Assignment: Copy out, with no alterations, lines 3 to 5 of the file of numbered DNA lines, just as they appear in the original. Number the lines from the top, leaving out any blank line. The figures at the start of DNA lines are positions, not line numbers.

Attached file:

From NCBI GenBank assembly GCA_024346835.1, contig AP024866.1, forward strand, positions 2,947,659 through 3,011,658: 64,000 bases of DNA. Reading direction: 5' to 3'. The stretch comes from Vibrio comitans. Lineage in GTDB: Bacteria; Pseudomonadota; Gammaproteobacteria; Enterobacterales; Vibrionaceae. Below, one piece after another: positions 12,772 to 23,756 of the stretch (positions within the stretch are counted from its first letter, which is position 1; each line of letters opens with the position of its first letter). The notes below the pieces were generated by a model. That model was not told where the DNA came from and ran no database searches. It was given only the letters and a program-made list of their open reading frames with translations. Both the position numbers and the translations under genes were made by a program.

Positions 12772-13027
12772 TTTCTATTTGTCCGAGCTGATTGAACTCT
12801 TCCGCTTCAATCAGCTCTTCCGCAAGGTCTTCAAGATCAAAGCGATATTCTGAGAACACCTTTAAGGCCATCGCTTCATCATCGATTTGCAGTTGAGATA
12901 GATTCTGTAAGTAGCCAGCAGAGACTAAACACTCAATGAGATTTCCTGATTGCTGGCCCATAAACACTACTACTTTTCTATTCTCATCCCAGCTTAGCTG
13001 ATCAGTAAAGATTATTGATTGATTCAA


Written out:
12772 TTTCTATTTGTCCGAGCTGATTGAACTCT
12801 TCCGCTTCAATCAGCTCTTCCGCAAGGTCTTCAAGATCAAAGCGATATTCTGAGAACACCTTTAAGGCCATCGCTTCATCATCGATTTGCAGTTGAGATA
12901 GATTCTGTAAGTAGCCAGCAGAGACTAAACACTCAATGAGATTTCCTGATTGCTGGCCCATAAACACTACTACTTTTCTATTCTCATCCCAGCTTAGCTG